Is The Income Tax Unfair To Rich People?
by James Kroeger
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According to a survey published by the Gallup organization a few years ago, most rich people believe the Income Tax treats them unfairly.
The feelings of victimization tend to well up within them whenever they 1) look at the total number of dollars that the Income Tax takes from them, and then 2) imagine what that money would have bought for them in the marketplace at current prices.
Thinking of all those un-bought possessions is what usually convinces many rich people that they are forced to give up too much when the government taxes their incomes at very high rates.
But alas, it turns out that the only thing these privileged souls are being victimized by is simplistic reasoning. What they have never understood is that one of the key assumptions they rely on is spectacularly flawed.
There are actually two key assumptions in play. The first one---which absolutely no one disputes---is that increasing the tax rates of rich people will reduce their disposable incomes.
The second assumption is one they’ve simply never thought to question; they’ve always just assumed it is true. It is that the prices of the things which rich people would prefer to buy with the money they are handing over to the tax man would not change.
In this article, I’ll be using a review of marketplace dynamics to explain why it is actually 100% predictable that prices would change if rich people were taxed at higher rates. Indeed, prices of luxuries would drop so much that rich people in general would actually experience no reduction in their purchasing power whatsoever as a consequence of the higher tax burden they’d be taking on.
We begin by looking back at the last time Congress decided to dramatically increase the top marginal rates that the richest Americans were required to pay on their incomes.
The year was 1932, in the depths of the Great Depression. At that time Congress increased the Income Tax’s top marginal rate from 25% to 63%. Fours years later, it was raised again to 79%.
Just how bad did it get for the country’s millionaires, once the government started to take huge amounts of money away from them? Answer: they got along just fine.
When we look at what actually happened to rich people at the time, it becomes clear that dramatically increasing the tax obligations of these people did not actually inflict any kind of real suffering on them at all.
In the years that followed the 1932 tax hike, none of the mansions, or the yachts, or the beachfront property disappeared. Throughout the Great Depression, rich people still owned all of the economy’s luxuries and they continued to enjoy them fully.
They may have had fewer disposable dollars to throw around than they used to, but that just meant that they were able to get all the luxuries that the economy produced at lower prices.
You see, in spite of the much larger tax bills they were paying, rich people still had the highest disposable incomes in the land, and in a market economy, that’s all the money you need to claim the scarcest luxury goods & services that the economy brings to market.
Why this is true is something that becomes apparent once you’ve learned a thing or two about how market economies determine prices.
Markets Determine Prices By Auction
Any competent economist will tell you that the marketplace sets prices by auctioning the scarcest goods & services to the highest bidders. The auction process we see in most markets is different from the one we observe at Sotheby’s, but the results are the same.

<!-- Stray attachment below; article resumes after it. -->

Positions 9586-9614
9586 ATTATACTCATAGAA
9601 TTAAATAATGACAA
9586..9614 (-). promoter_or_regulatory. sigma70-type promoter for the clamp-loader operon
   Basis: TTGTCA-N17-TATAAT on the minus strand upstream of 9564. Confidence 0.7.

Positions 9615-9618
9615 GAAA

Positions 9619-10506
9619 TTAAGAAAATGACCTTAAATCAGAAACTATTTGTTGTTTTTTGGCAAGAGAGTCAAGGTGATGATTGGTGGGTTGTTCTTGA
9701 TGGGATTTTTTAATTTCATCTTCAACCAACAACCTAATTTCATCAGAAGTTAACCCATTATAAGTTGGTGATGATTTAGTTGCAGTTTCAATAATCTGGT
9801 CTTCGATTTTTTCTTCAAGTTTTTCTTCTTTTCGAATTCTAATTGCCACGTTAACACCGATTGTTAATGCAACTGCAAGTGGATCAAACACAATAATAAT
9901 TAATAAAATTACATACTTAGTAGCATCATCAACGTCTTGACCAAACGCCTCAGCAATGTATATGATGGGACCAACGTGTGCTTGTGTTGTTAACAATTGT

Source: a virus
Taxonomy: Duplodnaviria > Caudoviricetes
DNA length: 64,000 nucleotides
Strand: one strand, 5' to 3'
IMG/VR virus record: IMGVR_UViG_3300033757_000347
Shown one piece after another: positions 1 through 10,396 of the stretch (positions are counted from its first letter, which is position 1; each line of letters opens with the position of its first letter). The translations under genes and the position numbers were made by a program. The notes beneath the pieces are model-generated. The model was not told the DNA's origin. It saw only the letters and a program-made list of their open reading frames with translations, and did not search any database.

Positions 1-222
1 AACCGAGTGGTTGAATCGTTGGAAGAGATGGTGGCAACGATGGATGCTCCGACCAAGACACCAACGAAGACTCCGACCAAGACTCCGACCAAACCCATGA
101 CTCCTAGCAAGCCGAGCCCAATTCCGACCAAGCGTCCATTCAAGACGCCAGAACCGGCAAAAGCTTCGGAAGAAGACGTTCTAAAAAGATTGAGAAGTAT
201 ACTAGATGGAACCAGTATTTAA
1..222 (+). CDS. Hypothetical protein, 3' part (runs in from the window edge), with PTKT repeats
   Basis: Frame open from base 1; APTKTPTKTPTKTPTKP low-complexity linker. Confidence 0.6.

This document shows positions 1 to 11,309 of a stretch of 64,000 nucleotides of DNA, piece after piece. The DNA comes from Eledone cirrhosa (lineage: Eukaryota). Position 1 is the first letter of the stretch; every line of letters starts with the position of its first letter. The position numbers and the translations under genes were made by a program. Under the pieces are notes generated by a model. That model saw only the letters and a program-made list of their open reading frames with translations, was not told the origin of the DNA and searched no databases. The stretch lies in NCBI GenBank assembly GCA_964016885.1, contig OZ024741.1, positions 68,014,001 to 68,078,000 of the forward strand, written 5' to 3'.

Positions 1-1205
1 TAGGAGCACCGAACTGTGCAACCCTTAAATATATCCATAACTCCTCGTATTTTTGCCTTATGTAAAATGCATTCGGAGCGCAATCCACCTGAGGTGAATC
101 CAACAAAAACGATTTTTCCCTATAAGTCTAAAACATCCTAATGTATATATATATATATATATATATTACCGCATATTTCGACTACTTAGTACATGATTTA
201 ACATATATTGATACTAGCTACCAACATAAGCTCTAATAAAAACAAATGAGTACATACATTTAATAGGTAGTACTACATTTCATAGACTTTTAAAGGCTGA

The essential element driving the process is the freedom sellers have to charge the highest price for their products that they think the market will bear. With extraordinarily few exceptions, this is precisely what sellers in competitive markets always do.
If sellers become aware that---for whatever reason---supplies of the product they sell will soon be in short supply relative to demand, they will immediately raise their prices. They understand that, given the anticipated shortage, many people will be willing to pay a higher price for the product rather than do without.
How high will the price ultimately go? That is what the auctioning process ultimately determines.
A seller starts off by trying to guess the highest price she can charge while still being able to sell all of her products. If her guess is too high, product will remain on the shelf unpurchased.
But if instead she finds her products are ‘flying off the shelf’ at the original price she set, she will increase her prices further to see what happens. If they are still flying off the shelf, she will proceed to raise them again.
The price she charges will continue to go up until sales slow to a trickle and product remains on her shelves unpurchased. When this happens, she will then lower her price just enough to move the product off the shelf, but no lower. Equilibrium---for the moment---is achieved.
In this Markets’ Method of auction, sellers try to guess the winning high bid in advance, ask for it up front, and then allow potential buyers some time to respond. Potential buyers only participate in the auction if they believe they can afford the winning high bid that the seller/auctioneer has set.
In a free-market economy, prices are always going to go as high as they can possibly go, limited only by the quantity of $$ that potential buyers have available to them. That is why the scarcest luxuries always end up in the hands of those who possess the most disposable dollars because sellers are always going to do their best to price everyone else out of the market.
It is a process that is every bit as effective as a Sotheby’s auction at delivering the scarcest goods & services generated by the economy to the highest bidders.
Purchasing Power In Market Economies
From this explanation of marketplace dynamics we derive a supremely important economic truth: purchasing power is not determined solely by the number of dollars you have. What determines your purchasing power is the number of dollars you have compared to everyone else.